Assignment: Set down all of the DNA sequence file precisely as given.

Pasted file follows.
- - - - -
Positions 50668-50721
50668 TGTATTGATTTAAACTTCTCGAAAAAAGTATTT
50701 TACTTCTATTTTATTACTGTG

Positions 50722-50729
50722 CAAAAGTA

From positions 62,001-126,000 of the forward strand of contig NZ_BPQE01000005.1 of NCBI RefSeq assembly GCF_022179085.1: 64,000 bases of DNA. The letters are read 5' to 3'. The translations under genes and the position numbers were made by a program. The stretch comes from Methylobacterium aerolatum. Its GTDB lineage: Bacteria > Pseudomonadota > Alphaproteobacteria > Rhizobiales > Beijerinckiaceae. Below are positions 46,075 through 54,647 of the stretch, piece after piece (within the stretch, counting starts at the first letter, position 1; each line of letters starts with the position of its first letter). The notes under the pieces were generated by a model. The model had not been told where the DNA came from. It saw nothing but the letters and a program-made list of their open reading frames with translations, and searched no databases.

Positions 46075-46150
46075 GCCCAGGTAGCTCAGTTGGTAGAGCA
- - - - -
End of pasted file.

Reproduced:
Positions 50668-50721
50668 TGTATTGATTTAAACTTCTCGAAAAAAGTATTT
50701 TACTTCTATTTTATTACTGTG

Positions 50722-50729
50722 CAAAAGTA

From positions 62,001-126,000 of the forward strand of contig NZ_BPQE01000005.1 of NCBI RefSeq assembly GCF_022179085.1: 64,000 bases of DNA. The letters are read 5' to 3'. The translations under genes and the position numbers were made by a program. The stretch comes from Methylobacterium aerolatum. Its GTDB lineage: Bacteria > Pseudomonadota > Alphaproteobacteria > Rhizobiales > Beijerinckiaceae. Below are positions 46,075 through 54,647 of the stretch, piece after piece (within the stretch, counting starts at the first letter, position 1; each line of letters starts with the position of its first letter). The notes under the pieces were generated by a model. The model had not been told where the DNA came from. It saw nothing but the letters and a program-made list of their open reading frames with translations, and searched no databases.

Positions 46075-46150
46075 GCCCAGGTAGCTCAGTTGGTAGAGCA